UPDATE: As of 15 February 2013 this bill has been vetoed by the Governor of the State of Sao Paulo.
Last year we wrote about the introduction of an OER bill in Brazil. Yesterday, the State of São Paulo approved PL 989/2011, which establishes a policy whereby educational resources developed or purchased with government funds must be made freely available to the public under an open copyright license. The Governor must sign the bill for it to become law. You can view the bill text (Portuguese) linked from the State Assembly website.
Brasao Estado Sao Paulo Brasil
State-funded educational materials must be made available on the web or on a government portal. They must be licensed for free use, including copying, distribution, download and creation of derivative works, provided that the author retains attribution, the materials are used non-commercially, and the materials are licensed under the same license as the original. Essentially, the legislation language suggests a CC BY-NC-SA license, even if not specifically stated.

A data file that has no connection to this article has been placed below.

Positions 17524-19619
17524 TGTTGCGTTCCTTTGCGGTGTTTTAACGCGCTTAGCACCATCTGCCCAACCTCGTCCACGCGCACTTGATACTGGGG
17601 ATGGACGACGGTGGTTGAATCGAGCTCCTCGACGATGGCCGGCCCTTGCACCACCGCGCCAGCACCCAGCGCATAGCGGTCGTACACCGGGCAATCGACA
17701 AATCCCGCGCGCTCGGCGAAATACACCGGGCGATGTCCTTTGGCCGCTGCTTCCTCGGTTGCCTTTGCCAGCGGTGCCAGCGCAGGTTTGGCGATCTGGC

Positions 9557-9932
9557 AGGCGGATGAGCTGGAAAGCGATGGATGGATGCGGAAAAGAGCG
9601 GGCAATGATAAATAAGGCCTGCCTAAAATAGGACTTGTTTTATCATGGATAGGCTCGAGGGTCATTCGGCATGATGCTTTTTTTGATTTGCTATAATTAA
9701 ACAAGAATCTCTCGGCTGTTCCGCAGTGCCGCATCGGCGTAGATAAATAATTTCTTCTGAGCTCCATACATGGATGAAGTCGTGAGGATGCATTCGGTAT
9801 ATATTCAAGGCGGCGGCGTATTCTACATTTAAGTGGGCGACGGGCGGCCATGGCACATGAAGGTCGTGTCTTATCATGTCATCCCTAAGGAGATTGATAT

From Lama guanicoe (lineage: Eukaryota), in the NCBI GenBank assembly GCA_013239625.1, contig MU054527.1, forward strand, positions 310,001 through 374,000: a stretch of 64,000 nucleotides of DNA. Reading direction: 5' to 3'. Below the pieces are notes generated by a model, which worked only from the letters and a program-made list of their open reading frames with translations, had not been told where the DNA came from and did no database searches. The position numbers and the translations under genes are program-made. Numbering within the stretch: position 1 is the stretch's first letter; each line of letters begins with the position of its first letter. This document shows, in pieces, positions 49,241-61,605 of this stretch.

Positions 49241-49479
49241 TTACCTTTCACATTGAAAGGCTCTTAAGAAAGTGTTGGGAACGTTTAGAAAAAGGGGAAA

Congratulations to the State of São Paulo for passing this law. We’ve seen similar policies enacted in Poland, Canada, and the United States. PL 989/2011 will set a powerful positive precedent for other countries to follow, and São Paulo will be contributing to the worldwide movement to create a shared commons of high-quality Open Educational Resources.
For more information on these developments see the Recursos Educacionais Abertos site.